Other lands included in the WHSRN site that are not part of these refuges include a mix of state and private lands. State lands include state parks, where management goals aim to balance human recreation values with the needs of wildlife and their environments. They also include state-owned aquatic lands (tidelands and shorelines) in Washington, where a similar balancing of human use and recreation with sensitive natural resources takes place.

Private lands owned by conservation organization such as Columbia Land Trust and The Nature Conservancy of Oregon, as well as a preserve owned by Washington Department of Fish and Wildlife, are managed to benefit fish and wildlife populations and to conduct ecological research and restoration activities. Also included in the WHSRN site are the shorelines of private timber lands. These shorelines are not actively managed, but are left undisturbed.

People are keenly aware of the importance of the Columbia River Estuary for fish and wildlife. However, awareness of the importance of the site for shorebirds tends to be concentrated mostly among conservation groups, natural resource managers, and bird enthusiasts in the region, rather than the general public. Beach closures during Snowy Plover nesting season has been one highly visible management activity that has served to educate the public about these shorebirds.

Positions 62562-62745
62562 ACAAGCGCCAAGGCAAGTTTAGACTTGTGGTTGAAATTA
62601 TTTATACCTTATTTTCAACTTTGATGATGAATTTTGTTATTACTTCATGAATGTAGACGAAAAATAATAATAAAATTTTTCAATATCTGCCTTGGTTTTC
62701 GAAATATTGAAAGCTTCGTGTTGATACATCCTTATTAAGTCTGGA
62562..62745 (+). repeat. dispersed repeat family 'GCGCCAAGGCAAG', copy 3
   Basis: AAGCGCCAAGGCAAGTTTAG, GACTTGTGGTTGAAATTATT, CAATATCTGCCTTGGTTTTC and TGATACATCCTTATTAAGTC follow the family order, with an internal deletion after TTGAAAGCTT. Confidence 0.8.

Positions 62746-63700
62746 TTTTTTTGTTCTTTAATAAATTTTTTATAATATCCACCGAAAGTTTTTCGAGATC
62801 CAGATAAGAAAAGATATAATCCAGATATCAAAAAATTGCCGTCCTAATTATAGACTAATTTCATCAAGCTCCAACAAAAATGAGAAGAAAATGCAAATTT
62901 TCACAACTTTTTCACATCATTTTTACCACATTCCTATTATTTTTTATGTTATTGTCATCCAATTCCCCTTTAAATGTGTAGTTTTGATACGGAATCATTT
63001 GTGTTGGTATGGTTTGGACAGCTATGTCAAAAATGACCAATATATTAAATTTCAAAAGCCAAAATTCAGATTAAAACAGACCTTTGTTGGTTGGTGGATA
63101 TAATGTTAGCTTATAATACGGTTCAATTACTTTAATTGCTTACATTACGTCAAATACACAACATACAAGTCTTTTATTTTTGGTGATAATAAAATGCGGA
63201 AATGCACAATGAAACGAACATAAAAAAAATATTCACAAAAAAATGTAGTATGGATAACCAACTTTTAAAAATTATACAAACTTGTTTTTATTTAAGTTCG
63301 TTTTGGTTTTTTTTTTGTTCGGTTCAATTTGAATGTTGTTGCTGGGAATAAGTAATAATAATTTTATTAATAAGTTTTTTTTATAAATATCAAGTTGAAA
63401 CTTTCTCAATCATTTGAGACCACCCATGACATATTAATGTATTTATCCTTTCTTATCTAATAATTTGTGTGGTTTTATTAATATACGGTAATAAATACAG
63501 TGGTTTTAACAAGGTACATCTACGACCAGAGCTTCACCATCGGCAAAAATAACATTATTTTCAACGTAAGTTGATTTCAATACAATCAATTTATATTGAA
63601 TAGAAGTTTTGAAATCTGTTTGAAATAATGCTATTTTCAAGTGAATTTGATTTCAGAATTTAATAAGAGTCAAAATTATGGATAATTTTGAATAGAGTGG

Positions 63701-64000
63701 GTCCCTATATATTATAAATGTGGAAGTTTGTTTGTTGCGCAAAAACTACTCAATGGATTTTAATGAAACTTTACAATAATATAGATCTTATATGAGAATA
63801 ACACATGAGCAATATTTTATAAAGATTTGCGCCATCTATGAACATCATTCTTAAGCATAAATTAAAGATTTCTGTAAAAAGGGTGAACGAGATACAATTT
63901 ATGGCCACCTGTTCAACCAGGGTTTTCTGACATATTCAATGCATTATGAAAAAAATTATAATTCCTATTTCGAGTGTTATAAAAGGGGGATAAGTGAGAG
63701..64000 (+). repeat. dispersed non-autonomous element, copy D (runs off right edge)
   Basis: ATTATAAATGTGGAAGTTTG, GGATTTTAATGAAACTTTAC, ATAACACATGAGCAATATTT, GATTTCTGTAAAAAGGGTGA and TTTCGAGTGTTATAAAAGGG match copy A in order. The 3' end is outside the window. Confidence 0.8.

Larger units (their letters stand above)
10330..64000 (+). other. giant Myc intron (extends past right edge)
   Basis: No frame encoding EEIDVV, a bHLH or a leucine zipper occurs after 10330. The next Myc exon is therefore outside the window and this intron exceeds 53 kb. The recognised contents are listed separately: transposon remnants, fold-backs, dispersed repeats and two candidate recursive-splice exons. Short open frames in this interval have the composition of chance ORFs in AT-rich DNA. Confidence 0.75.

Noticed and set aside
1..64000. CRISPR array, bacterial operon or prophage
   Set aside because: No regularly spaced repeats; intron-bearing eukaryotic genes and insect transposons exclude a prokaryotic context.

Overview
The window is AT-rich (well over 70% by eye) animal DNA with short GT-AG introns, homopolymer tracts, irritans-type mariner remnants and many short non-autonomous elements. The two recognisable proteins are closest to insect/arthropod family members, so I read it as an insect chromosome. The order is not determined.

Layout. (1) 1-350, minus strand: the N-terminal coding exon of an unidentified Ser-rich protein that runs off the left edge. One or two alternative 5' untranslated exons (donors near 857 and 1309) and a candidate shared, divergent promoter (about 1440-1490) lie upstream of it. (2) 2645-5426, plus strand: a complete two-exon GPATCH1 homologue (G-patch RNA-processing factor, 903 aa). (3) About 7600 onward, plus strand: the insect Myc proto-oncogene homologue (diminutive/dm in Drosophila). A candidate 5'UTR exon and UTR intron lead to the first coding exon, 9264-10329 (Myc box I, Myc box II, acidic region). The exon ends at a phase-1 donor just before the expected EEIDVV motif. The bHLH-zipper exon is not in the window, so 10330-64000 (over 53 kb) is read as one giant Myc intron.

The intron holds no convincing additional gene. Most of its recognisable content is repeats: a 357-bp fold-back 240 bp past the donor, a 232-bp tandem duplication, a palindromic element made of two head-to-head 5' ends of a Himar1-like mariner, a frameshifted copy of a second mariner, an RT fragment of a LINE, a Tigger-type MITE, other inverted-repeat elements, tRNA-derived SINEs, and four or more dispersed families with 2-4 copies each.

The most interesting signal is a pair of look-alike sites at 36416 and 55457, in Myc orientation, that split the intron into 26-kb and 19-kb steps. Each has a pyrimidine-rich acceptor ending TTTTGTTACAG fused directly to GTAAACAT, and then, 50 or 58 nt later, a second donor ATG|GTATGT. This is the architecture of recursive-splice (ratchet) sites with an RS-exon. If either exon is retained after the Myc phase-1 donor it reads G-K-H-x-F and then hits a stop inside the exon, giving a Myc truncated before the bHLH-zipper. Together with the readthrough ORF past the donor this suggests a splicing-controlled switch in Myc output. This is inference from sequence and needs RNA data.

Ecology & Conservation 

Habitat Description
Shorebird Use
Causes of Disturbance to Shorebirds
Management Issues and Research Priorities

Habitat Description:
A number of different habitat types relevant to shorebirds can be found within the 60 river miles along the Columbia River. Habitat types include intertidal mud and sand flats, intertidal marshes, intertidal forested wetlands, sand/pebble shores, and estuarine waters, as well as sand dunes.

The most prevalent habitat type within the site, other than estuarine waters (which comprise the majority of the site area) is the intertidal marshes, followed by intertidal mudflats. There are a few areas comprised of inland wetlands (e.g. Julia Butler Hansen NWR). These small inland wetlands can be described as seasonal freshwater marshes. The vast majority of the site is natural in origin. The site is tidally influenced and water levels are also highly influenced by dams upriver. 

Shorebird use:
More than 20, 000 shorebirds use the Columbia River Estuary each year. Species include: Black-bellied Plover, Semipalmated Plover, Killdeer, Greater Yellowlegs, Spotted Sandpiper, Whimbrel, Marbled Godwit, Ruddy Turnstone, Red Knot, Sanderling, Western Sandpiper, Least Sandpiper, Dunlin, Short-billed Dowitcher, and Red-necked Phalarope.

Causes of Disturbance to Shorebirds:
Although the site is largely undeveloped, many activities that occur in or near the site can affect shorebirds. The major causes of disturbance to shorebirds at the site include:

·  Human-caused disturbances, including recreation, excessive noise, and dogs.

·  Habitat alterations/destruction and altered hydrologic regimes caused by sea-level rise, dams, dikes, removal/lack of large woody debris, and sediment accumulation.